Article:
Many of you took the survey. I am so grateful for your responses. Click on the REST Survey #1 to take it now. Feel free to take it more than once, as some of you have done.

Brilliant, springboard, resilience, woof, idleness, forgiveness, hunger, satisfaction. Why are these eight words important for a book about caregiving?

The words seem chosen arbitrarily, as if I’d opened a big dictionary eight times at random and stabbed down with my finger on the page. Which is true, in a way. I was following my intuition. Your associations to these eight words, I told myself, would be a resource for me in my writing, even though I didn’t know why.

Yet reading your responses, I know so much more about the gut-level process of writing this book for you. Your willingness to read my words has been such a gift to me. Your words, responding to mine, are another gift: sweet, soft, hard, unexpected. Brilliant. Together, we will make a gift that neither of us can make alone.

Only connect,” writes E.M. Forster in Howards End.  “Only connect the prose and the passion, and both will be exalted, and human love will be seen at its height.”

Caring for others can bring us closer to them and closer to each other, even in the raw hardships of illness and frailty.

“My father and mother-in-law died this winter within weeks of each other,” writes meditation teacher Kate Wheeler in her blog post, The Dying Season. “I have been imagining us as orphaned little kids holding hands by an open grave, trying to carve out a little piece of happiness for ourselves as we transit through this life.”

I’m in transit through this life, too.

I’m writing this book because I think that life is precious, rough, raw, and whole.

I’m writing this book because lately it has dawned on me that my pelvic-floor problem is getting worse, and surgery is in my future.

I’m writing this book because Elana Miller, the young doctor who wrote When in Doubt, Write the Truth, has a new post about her life with cancer called Loss. In this essay, Elana hits the ball of truth so hard that I’m still reeling from the blow.

Thank you for being there.

All the best,

Mary Ann

PS: Will you take the survey? Click on the REST Survey #1. Thanks! And Happy Mothers Day.

Want to Help Me Write My Book?

May 5, 2014

Dear Readers,

Want to help me write my book?

Mary Ann Barton, September 2012

Mary Ann Barton. Photo by Wendy Wolfberg.

Rest is a book of readings about finding rest and renewal as we care for others.

The poems and stories I’m writing for Rest are relatively easy to compose. How not to love a character, Grandmother Cellist, who appears suddenly before me as I gaze at a favorite painting on my widescreen computer monitor. I imagine her playing music after dinner with her grandchildren, drawing her bow in an exquisite arc of notes. I imagine their music as a balm of sound that reaches the kitchen worker toiling downstairs and the new mother resting, exhausted, upstairs in bed.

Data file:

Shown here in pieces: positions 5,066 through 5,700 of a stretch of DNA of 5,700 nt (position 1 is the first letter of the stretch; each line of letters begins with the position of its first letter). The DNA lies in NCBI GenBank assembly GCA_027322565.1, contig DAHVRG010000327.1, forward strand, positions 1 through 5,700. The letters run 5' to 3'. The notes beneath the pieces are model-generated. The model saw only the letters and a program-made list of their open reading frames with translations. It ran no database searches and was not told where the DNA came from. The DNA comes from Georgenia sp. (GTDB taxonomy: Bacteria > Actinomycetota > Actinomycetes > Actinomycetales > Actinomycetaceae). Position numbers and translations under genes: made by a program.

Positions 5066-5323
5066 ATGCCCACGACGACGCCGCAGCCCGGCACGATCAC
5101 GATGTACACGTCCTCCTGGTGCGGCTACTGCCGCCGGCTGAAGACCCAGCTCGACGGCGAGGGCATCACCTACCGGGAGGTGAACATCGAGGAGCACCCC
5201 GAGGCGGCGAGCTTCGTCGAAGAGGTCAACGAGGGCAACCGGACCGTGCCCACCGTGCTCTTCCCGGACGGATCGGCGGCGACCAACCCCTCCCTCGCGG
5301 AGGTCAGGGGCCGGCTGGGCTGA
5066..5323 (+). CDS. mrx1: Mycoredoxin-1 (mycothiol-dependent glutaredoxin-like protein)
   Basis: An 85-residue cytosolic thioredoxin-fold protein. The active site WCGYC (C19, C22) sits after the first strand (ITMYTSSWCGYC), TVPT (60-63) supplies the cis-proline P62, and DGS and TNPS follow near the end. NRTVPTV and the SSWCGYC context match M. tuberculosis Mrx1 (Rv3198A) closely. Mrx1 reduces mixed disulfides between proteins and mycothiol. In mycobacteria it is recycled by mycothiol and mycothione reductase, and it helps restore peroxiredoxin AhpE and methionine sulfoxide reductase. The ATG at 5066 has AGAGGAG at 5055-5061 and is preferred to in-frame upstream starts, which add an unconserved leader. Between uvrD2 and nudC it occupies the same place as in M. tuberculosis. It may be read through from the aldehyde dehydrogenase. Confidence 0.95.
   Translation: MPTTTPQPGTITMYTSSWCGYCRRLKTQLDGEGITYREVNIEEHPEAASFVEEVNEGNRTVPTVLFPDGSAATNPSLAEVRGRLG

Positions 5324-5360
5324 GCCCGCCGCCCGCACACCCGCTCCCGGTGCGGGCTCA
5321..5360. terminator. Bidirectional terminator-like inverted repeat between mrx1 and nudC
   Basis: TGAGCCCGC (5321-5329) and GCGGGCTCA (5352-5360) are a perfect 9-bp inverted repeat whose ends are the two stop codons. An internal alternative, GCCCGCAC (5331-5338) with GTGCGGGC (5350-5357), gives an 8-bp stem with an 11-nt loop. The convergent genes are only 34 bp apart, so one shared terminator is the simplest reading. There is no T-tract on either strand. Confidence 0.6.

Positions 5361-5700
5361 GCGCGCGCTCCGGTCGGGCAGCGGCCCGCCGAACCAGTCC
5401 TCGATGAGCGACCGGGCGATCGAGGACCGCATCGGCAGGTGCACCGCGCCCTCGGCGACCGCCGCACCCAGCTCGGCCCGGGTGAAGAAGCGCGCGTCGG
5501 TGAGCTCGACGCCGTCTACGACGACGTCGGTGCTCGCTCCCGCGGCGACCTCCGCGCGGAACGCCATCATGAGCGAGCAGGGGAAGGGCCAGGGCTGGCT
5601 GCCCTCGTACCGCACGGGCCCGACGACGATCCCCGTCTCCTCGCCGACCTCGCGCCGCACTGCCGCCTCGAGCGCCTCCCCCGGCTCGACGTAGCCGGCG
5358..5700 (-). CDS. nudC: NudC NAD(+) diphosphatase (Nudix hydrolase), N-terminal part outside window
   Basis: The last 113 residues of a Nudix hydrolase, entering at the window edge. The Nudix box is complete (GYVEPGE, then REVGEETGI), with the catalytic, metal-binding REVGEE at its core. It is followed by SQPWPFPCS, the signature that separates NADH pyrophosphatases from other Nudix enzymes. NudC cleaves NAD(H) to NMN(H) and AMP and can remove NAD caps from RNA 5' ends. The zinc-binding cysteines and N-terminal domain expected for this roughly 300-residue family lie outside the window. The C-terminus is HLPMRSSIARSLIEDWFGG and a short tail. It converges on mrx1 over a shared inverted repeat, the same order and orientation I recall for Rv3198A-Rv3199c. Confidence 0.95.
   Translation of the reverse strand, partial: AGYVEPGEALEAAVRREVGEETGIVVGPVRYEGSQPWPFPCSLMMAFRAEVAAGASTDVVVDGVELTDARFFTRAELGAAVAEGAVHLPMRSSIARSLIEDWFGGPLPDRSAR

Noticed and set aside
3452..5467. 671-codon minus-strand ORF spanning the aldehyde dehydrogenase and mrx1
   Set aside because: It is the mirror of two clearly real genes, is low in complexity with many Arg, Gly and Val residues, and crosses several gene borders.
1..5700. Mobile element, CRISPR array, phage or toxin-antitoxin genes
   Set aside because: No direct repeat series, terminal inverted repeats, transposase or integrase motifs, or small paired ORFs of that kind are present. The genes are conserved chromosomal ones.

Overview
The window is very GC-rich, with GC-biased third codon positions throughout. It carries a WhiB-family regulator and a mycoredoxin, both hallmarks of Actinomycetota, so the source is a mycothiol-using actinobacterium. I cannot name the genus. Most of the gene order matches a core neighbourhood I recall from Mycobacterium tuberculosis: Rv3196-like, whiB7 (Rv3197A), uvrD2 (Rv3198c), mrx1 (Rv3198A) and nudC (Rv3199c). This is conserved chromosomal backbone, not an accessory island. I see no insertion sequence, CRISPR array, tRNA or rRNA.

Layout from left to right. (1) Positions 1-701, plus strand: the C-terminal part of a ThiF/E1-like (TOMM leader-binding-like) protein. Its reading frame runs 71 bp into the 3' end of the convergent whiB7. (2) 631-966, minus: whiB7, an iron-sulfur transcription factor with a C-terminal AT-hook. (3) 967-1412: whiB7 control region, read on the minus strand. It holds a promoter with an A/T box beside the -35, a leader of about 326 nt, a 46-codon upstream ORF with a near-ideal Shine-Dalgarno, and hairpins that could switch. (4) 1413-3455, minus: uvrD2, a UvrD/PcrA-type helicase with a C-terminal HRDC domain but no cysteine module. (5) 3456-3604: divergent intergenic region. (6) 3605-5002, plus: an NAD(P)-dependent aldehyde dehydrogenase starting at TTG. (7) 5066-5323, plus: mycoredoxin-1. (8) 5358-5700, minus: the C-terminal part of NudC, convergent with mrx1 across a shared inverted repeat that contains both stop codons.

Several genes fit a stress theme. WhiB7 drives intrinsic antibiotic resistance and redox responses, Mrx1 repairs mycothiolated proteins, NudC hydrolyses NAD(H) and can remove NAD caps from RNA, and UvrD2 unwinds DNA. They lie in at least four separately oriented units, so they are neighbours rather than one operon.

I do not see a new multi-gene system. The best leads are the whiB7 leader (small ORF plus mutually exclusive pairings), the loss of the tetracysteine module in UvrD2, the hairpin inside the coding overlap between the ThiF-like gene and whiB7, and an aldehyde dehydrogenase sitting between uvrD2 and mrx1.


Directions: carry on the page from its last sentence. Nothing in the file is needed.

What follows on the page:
However, these evocations of happiness — of joy, beauty, comfort, and intimate family connections — aren’t just aesthetic considerations for me.

Increasingly, as I read about recent scientific studies of the structure and function of the brain, I’m coming to see poems, songs, and paintings as tools that we can use in structured ways to help ourselves become calmer and more resilient, even in the midst of hard times.

I first started thinking about art, happiness, and healing two years ago, when I took a course called Taking in the Good taught by neuropsychologist Rick Hanson, Ph.D.

“You can use your mind to change your brain,” Hanson told us, in ways that “change your mind for the better.” Simply by paying attention to small moments of positive experience, Hanson says, we can, over time, strengthen the circuits of the brain that promote “contentment, calm, and confidence.” *

I wish I could write a brilliant essay for you that explains how modern neuroscience, ancient contemplative practices, classic European paintings, and my WordPress.com blog have helped me cope with the hardships of aging and caregiving. I’ve tried to do it, but I’m just not there yet.

Here’s where you come in.

I Want to Know What Brings You Joy

What brings you joy today? What are those small moments of relief that raise your spirits or ease your pain?

I’m talking about specific sights, sounds, tastes, smells. Touches. Textures. Heat. Cold. Flame. Glances. Words spoken and understood. Movement. Stillness. Silliness. Pratfalls. Puns. Wiggles. Giggles. Barks. Purrs.

So how do we do this?

Let’s start with a survey. I’ll give you eight words, and you give me eight associations. You could give me just one word, or describe a complex image. Tell me something you remember. Something you want. Something you’d forgotten. It doesn’t have to have anything to do with joy. But it has to be specific.

REST Survey #1: Eight Words, Eight Associations.

Take this survey any number of times. Forward it to your friends. Link to it on your Facebook page. Post it on your blog. And if nothing comes to mind for a word, just write “Nothing today.”

Writing is a mystery. Who knows where these words will take us!

All the best,
Mary Ann

PS: I chose the eight words in this survey for their somewhat mysterious importance to me as a writer, so they may not seem to relate to the topic of this post, which is about sources of joy in our lives. Please know that whatever you write will be received with gratitude.

* Hanson, Rick, Hardwiring Happiness: The New Brain Science of Contentment, Calm, and Confidence. New York: Harmony Books, 2013.